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Cutting-edge Sherlock app to make fish sleuthing a snap

Starting this September, scientists from Michigan State University, Texas A&M University-Corpus Christi and St. Anselm College, New Hampshire, will harness the power of genomics and artificial intelligence to make waves in global, sustainable seafood harvests.

Mariah Meek
Mariah Meek

The researchers received a $749,255 grant from the National Science Foundation’s (NSF) newest and most unique structure, the Convergence Accelerator, to begin Phase 1 development of a user-friendly, fish species identification tool. In the right hands, the app will significantly reduce illegal, unregulated and unreported fishing. Next year, the team will be up for an additional two years and $5 million in funding.

“Our project combines the CRISPR-Cas13a Specific High-sensitivity Enzymatic Reporter unLOCKing system, or SHERLOCK, and artificial intelligence capabilities to develop low-cost, rapid field-deployable species identification tools,” said Mariah Meek, assistant professor in the Department of Integrative Biology in the College of Natural Science and lead investigator on the grant. “During Phase I of this project, we will develop SHERLOCK assays paired with an artificial intelligence smartphone app for species identification between three pairs: Carolina vs Scalloped Hammerhead, Atlantic salmon vs the Pacific salmonids, and bigeye vs yellowfin tuna.”

Nadya Mamoozadeh, a post-doc in Meek's lab, also is working on the project. Both are EEB members.

nadya mamoozadeh
Nadya Mamoozadeh

In the past 30 years, sustainable harvest of global fish stocks has plummeted from 90 percent to 66 percent, according to the Food and Agricultural Organization of the United Nations. Regulation, monitoring and enforcement of sustainable harvest is difficult and hinges on the ability to correctly identify species that, on the surface, look extremely similar. Some species are almost impossible to distinguish based on their appearance, such as the two species of sharks, while at other times customs officials may only have a fin to go on.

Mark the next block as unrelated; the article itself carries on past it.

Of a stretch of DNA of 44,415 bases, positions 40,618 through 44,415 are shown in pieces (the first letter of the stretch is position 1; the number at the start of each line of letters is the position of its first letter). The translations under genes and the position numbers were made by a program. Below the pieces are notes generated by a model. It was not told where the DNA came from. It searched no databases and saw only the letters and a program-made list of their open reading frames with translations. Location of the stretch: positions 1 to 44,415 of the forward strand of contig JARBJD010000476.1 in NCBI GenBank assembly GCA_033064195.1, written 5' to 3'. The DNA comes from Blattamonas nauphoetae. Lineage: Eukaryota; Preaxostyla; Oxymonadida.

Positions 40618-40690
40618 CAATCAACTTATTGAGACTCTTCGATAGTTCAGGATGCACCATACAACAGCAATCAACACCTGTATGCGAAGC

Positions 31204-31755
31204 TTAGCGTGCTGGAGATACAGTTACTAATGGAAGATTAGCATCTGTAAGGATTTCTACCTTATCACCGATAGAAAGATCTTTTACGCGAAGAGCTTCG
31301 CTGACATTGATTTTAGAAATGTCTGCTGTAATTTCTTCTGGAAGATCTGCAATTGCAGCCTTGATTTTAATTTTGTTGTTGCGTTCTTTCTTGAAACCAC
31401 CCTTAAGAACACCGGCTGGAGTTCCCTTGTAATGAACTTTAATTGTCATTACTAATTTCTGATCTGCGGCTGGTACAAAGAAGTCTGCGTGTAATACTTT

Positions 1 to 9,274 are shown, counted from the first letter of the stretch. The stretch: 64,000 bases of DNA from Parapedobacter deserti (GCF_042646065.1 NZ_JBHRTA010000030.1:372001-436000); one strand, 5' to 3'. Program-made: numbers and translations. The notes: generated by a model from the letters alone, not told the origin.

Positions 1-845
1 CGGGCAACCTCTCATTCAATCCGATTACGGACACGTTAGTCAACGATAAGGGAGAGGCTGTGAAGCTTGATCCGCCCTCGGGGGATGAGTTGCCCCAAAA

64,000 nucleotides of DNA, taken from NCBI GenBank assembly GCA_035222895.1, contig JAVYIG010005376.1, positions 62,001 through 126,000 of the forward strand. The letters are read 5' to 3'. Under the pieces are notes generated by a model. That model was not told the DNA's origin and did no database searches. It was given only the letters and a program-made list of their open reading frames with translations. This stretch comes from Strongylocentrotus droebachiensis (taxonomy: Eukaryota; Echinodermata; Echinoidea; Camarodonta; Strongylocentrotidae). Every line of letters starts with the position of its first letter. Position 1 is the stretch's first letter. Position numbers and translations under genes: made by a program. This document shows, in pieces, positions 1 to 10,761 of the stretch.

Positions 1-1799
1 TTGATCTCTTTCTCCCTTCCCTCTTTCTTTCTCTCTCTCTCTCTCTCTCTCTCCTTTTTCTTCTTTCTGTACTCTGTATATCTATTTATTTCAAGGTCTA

That’s where Meek believes SHERLOCK—one that Arthur Conan Doyle could never have imagined—will give fishers, fisheries managers, agency biologists, customs officials and seafood venders the power to become their own piscatorial gumshoes. By snapping a picture with their phone and wiping the fish in question with a swab, the tools will enable them to correctly identify which fish is which.

“This app will improve seafood traceability by enabling verification of species at each level of the supply chain, as well as improve monitoring of conservation status and enforcement of protective regulations,”  Meek said. The app will be the latest genomics tool helping to improve humans’ ability to conserve biodiversity under development in the Meek Lab.

Nadya Mamoozadeh, senior personnel on the grant and MSU postdoc, is a key researcher helping to design the SHERLOCK assays and to bring people into the project that can provide valuable perspectives on how the tools they design can be as user-friendly as possible.

“The SHERLOCK and AI technologies leveraged in this project provide a really great example of recent technological advances that can be applied in a new way to combat long-standing challenges to sustainable fisheries management,” Mamoozadeh said. “Our main goal is for the tools we develop in this project to better equip diverse end users for protecting our oceans.”

See the full story in Natural Science.